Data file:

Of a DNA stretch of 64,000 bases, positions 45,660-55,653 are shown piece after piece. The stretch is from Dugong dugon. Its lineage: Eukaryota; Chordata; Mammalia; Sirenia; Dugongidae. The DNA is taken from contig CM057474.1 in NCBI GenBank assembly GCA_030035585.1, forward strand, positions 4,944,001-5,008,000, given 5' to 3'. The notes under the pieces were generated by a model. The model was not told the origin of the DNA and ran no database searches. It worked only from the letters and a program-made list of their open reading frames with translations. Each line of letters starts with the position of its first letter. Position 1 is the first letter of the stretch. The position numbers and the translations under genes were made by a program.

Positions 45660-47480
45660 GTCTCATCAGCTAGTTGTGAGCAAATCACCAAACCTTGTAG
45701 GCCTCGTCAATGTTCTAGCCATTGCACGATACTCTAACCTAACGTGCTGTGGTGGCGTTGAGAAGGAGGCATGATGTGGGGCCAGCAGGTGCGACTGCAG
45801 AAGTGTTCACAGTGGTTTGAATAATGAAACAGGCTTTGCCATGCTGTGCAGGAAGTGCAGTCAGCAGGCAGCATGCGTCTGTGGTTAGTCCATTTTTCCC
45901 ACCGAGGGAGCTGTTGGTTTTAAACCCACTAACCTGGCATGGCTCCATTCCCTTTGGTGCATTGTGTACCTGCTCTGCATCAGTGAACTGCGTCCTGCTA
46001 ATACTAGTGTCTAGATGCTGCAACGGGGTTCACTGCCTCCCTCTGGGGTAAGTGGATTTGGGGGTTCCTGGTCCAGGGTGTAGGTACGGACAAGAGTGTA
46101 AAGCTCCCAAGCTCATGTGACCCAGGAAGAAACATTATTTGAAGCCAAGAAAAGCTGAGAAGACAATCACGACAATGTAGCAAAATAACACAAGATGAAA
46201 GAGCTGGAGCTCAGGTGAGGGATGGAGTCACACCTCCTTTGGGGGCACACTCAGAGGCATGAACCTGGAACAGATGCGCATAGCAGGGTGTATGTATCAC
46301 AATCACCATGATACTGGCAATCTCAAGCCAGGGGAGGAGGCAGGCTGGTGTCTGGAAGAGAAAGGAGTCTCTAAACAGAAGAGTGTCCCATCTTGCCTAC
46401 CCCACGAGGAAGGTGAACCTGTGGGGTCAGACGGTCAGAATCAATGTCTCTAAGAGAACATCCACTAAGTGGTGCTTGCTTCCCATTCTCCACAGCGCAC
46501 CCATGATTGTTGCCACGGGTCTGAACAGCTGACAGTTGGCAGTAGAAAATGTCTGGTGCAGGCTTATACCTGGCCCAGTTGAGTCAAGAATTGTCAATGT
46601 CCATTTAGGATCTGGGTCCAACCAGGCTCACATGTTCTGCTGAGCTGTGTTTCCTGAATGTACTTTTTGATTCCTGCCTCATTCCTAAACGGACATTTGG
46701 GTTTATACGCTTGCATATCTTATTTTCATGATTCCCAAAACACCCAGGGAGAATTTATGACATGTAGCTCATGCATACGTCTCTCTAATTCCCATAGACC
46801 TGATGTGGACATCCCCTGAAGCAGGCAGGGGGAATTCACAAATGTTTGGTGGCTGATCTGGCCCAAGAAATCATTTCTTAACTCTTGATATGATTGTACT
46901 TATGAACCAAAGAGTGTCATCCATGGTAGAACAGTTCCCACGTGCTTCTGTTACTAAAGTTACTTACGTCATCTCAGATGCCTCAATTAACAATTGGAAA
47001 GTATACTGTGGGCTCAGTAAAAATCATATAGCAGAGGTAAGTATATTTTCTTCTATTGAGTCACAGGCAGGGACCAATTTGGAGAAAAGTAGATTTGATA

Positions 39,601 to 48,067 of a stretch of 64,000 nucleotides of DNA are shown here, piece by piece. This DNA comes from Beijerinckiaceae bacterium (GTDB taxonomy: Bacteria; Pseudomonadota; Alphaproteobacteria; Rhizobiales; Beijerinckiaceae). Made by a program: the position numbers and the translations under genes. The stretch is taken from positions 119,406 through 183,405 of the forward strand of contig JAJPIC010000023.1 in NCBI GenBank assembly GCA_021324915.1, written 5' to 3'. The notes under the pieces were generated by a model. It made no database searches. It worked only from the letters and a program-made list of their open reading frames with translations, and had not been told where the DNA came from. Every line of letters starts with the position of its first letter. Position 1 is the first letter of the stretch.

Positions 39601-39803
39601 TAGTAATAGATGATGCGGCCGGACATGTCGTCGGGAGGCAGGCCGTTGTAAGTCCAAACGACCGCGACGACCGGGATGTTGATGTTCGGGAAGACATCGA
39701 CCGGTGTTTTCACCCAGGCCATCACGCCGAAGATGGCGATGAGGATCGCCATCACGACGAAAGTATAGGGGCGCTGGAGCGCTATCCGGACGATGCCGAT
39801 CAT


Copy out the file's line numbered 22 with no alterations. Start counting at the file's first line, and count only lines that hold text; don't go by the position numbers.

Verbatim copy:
39801 CAT